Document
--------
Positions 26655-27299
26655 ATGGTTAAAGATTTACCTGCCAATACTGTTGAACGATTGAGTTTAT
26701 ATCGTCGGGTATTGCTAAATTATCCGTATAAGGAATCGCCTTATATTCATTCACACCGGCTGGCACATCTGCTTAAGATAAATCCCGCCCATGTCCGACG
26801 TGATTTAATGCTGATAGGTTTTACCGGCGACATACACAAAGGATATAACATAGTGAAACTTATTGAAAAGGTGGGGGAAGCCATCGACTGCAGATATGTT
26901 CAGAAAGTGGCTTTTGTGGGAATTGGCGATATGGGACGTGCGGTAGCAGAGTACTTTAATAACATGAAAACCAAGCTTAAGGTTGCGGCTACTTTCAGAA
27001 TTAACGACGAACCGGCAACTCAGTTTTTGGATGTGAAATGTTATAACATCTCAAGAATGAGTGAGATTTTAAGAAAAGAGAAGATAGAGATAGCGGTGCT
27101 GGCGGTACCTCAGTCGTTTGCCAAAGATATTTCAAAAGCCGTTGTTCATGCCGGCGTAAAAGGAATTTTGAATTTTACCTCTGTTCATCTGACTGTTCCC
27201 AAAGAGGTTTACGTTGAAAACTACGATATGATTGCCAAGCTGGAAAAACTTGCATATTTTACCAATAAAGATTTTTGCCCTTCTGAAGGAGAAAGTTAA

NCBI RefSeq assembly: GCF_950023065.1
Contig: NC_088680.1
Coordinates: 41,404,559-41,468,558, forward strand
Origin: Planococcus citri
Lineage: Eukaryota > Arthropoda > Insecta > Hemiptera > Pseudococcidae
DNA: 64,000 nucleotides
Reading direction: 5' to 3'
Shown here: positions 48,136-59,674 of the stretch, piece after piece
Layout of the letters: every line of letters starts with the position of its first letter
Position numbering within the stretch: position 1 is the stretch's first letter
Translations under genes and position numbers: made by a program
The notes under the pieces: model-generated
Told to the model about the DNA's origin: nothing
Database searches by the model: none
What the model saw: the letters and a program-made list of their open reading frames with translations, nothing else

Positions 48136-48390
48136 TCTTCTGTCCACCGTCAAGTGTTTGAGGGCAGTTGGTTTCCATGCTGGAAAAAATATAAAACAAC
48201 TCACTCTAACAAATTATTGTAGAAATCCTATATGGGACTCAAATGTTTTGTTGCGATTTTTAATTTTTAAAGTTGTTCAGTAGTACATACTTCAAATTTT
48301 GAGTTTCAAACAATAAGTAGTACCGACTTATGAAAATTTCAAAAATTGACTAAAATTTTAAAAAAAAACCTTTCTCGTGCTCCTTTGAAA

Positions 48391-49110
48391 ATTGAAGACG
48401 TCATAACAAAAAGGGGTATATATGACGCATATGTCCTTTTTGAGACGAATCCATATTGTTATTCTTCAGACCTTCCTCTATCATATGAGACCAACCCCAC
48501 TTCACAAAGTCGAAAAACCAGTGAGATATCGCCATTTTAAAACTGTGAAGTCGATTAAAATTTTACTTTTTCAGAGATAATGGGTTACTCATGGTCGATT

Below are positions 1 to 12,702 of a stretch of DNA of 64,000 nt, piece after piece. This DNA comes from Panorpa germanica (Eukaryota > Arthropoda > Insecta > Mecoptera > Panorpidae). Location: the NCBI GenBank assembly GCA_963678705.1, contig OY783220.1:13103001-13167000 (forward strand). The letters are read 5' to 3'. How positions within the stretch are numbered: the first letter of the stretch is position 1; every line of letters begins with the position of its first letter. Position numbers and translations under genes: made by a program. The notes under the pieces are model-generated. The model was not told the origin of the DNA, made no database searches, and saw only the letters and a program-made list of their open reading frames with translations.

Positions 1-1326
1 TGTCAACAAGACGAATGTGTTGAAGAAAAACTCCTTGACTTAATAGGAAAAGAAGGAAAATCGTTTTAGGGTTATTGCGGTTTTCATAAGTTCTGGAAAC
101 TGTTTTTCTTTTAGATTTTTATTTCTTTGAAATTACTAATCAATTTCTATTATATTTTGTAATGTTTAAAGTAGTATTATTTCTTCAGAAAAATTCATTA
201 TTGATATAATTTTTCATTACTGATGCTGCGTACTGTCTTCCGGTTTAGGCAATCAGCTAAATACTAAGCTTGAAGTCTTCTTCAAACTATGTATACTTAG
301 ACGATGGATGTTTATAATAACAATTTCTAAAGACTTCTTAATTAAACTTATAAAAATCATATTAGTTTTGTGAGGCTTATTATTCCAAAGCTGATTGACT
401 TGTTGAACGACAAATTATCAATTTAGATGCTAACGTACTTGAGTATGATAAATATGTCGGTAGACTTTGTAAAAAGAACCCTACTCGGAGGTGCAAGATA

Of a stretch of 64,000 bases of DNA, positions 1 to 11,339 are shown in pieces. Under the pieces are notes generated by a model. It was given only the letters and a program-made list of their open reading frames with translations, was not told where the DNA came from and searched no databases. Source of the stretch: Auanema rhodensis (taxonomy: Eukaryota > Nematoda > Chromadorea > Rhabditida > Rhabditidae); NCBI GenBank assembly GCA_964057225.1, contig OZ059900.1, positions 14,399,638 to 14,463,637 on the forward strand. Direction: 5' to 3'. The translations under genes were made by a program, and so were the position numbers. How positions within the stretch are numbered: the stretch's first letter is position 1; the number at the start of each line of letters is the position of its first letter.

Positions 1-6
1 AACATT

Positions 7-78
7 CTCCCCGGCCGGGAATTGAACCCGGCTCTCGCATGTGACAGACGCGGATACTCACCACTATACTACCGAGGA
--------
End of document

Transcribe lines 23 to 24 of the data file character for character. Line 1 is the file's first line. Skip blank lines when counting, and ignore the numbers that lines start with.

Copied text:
What the model saw: the letters and a program-made list of their open reading frames with translations, nothing else

Positions 48136-48390